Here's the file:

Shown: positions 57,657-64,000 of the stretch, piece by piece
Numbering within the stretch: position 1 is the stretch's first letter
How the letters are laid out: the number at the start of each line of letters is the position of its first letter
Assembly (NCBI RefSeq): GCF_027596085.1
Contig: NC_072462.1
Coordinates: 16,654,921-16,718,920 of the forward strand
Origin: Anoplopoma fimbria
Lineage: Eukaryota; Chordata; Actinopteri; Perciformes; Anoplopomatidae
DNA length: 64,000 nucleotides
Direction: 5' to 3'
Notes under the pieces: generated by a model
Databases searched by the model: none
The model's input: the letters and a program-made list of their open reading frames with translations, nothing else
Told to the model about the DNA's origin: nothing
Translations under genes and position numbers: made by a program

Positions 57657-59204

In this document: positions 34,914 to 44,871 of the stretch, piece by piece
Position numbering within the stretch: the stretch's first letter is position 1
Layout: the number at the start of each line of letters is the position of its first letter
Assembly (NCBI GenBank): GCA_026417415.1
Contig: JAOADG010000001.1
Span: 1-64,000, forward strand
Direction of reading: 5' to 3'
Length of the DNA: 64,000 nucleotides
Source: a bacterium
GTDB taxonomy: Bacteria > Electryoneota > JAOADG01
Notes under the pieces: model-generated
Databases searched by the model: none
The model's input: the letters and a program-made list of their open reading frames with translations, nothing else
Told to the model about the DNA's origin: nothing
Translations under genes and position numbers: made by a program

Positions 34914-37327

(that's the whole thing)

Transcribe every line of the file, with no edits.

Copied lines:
Shown: positions 57,657-64,000 of the stretch, piece by piece
Numbering within the stretch: position 1 is the stretch's first letter
How the letters are laid out: the number at the start of each line of letters is the position of its first letter
Assembly (NCBI RefSeq): GCF_027596085.1
Contig: NC_072462.1
Coordinates: 16,654,921-16,718,920 of the forward strand
Origin: Anoplopoma fimbria
Lineage: Eukaryota; Chordata; Actinopteri; Perciformes; Anoplopomatidae
DNA length: 64,000 nucleotides
Direction: 5' to 3'
Notes under the pieces: generated by a model
Databases searched by the model: none
The model's input: the letters and a program-made list of their open reading frames with translations, nothing else
Told to the model about the DNA's origin: nothing
Translations under genes and position numbers: made by a program

Positions 57657-59204

In this document: positions 34,914 to 44,871 of the stretch, piece by piece
Position numbering within the stretch: the stretch's first letter is position 1
Layout: the number at the start of each line of letters is the position of its first letter
Assembly (NCBI GenBank): GCA_026417415.1
Contig: JAOADG010000001.1
Span: 1-64,000, forward strand
Direction of reading: 5' to 3'
Length of the DNA: 64,000 nucleotides
Source: a bacterium
GTDB taxonomy: Bacteria > Electryoneota > JAOADG01
Notes under the pieces: model-generated
Databases searched by the model: none
The model's input: the letters and a program-made list of their open reading frames with translations, nothing else
Told to the model about the DNA's origin: nothing
Translations under genes and position numbers: made by a program

Positions 34914-37327